Credit-rating agency Moody's said 02 June 2016 the Japanese government's further postponement of the consumption tax hike called into increased question its ability to meet fiscal goals. The agency said that the decision, together with a fiscal stimulus package to be unveiled in the autumn, will be a negative factor when it assesses the credit rating of Japanese government bonds. It said Abe's administration will forego additional revenues worth around 1.0 percent of GDP per year by delaying the tax hike. It also pointed out that the unknown size of the planned stimulus package will likely prevent Japan from meeting its fiscal targets. Moody's rated the country's government bonds at A1, the 5th highest grade.
Japan's economy, the world's third largest, has fallen into recession. New data in NOvemger 2014 showed the economy shrank at a 1.6 percent annual rate in July, August and September, after an even sharper decline in the previous quarter. Textbooks often define "recession" as two consecutive quarters of "negative growth." The shrinking economy follows a tax increase that apparently discouraged spending by consumers and businesses. Stories in the financial press say the bad economic news makes it likely that Prime Minister Shinzo Abe will delay another planned tax hike and call an early election.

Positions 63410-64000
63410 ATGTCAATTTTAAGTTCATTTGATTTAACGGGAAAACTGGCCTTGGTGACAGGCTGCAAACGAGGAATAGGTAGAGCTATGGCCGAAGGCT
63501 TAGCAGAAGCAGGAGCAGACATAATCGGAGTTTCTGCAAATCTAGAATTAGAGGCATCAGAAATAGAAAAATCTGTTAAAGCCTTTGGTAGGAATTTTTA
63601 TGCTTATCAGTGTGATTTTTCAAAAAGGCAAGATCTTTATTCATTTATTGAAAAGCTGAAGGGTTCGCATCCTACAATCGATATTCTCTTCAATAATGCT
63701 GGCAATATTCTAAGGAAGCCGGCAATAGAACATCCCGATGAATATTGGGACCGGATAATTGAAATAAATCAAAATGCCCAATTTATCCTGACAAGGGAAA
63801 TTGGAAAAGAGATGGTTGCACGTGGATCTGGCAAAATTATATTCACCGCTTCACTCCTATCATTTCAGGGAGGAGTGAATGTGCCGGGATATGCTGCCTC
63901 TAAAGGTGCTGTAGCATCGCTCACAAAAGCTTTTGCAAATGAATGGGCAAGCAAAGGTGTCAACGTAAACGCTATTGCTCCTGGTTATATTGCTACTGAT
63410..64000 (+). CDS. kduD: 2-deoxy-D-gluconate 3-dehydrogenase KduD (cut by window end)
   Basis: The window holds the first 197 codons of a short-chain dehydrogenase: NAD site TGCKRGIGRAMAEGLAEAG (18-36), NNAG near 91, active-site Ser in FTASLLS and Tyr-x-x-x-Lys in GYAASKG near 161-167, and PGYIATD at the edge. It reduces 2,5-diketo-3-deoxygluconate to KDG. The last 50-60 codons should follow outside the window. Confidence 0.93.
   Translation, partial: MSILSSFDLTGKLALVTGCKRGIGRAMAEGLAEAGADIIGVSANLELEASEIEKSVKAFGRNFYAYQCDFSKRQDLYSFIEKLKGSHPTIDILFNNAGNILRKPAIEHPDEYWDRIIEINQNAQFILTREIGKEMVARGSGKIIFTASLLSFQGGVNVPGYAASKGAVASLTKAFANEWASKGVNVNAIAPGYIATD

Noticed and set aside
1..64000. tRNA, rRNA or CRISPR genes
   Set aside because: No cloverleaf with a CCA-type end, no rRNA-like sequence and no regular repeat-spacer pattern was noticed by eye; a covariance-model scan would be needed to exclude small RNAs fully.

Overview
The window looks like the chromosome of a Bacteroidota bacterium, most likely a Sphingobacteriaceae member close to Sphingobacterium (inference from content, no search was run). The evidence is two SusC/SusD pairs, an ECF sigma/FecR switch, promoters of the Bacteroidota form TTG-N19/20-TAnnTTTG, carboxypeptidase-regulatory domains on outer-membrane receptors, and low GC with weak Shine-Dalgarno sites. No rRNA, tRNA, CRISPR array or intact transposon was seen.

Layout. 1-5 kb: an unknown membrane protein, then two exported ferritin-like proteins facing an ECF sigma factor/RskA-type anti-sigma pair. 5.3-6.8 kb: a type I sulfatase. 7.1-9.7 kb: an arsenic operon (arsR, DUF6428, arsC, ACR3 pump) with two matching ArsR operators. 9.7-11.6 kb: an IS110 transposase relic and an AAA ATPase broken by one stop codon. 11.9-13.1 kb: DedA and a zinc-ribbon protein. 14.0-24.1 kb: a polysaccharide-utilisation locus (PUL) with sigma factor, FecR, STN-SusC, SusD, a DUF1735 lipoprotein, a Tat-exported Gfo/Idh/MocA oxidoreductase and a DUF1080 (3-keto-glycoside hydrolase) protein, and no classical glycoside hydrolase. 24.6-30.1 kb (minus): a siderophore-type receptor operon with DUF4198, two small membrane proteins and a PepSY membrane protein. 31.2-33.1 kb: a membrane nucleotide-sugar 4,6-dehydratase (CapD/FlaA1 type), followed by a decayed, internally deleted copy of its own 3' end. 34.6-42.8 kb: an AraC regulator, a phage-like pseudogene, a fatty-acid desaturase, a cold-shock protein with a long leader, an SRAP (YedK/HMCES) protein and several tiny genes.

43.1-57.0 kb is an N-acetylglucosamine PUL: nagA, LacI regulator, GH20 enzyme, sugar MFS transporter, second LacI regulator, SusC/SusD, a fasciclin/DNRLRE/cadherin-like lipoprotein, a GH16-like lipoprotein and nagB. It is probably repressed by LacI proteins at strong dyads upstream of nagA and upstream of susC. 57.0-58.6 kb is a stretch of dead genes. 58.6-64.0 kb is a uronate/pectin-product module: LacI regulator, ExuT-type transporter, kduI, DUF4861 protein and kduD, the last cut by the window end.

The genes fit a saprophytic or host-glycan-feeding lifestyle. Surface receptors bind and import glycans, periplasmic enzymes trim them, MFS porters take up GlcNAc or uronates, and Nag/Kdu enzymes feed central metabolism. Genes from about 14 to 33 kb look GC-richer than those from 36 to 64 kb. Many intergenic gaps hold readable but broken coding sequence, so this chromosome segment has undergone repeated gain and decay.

Japan's industrialized, free market economy was the third-largest in the world, surpassed by China in the year 2010. Its economy was highly efficient and competitive in areas linked to international trade, but productivity was far lower in protected areas such as agriculture, distribution, and services. Japan's reservoir of industrial leadership and technicians, well-educated and industrious work force, high savings and investment rates, and intensive promotion of industrial development and foreign trade produced a mature industrial economy. Japan has few natural resources, and trade helps it earn the foreign exchange needed to purchase raw materials for its economy.
Japan's population and gross domestic product (GDP) were both roughly 40 percent as large as US levels. GDP per person was very high, and Japan's consumers were quite wealthy by world standards. When Japan's higher living costs were taken into account, income per person was 70-80 percent of the U.S. level.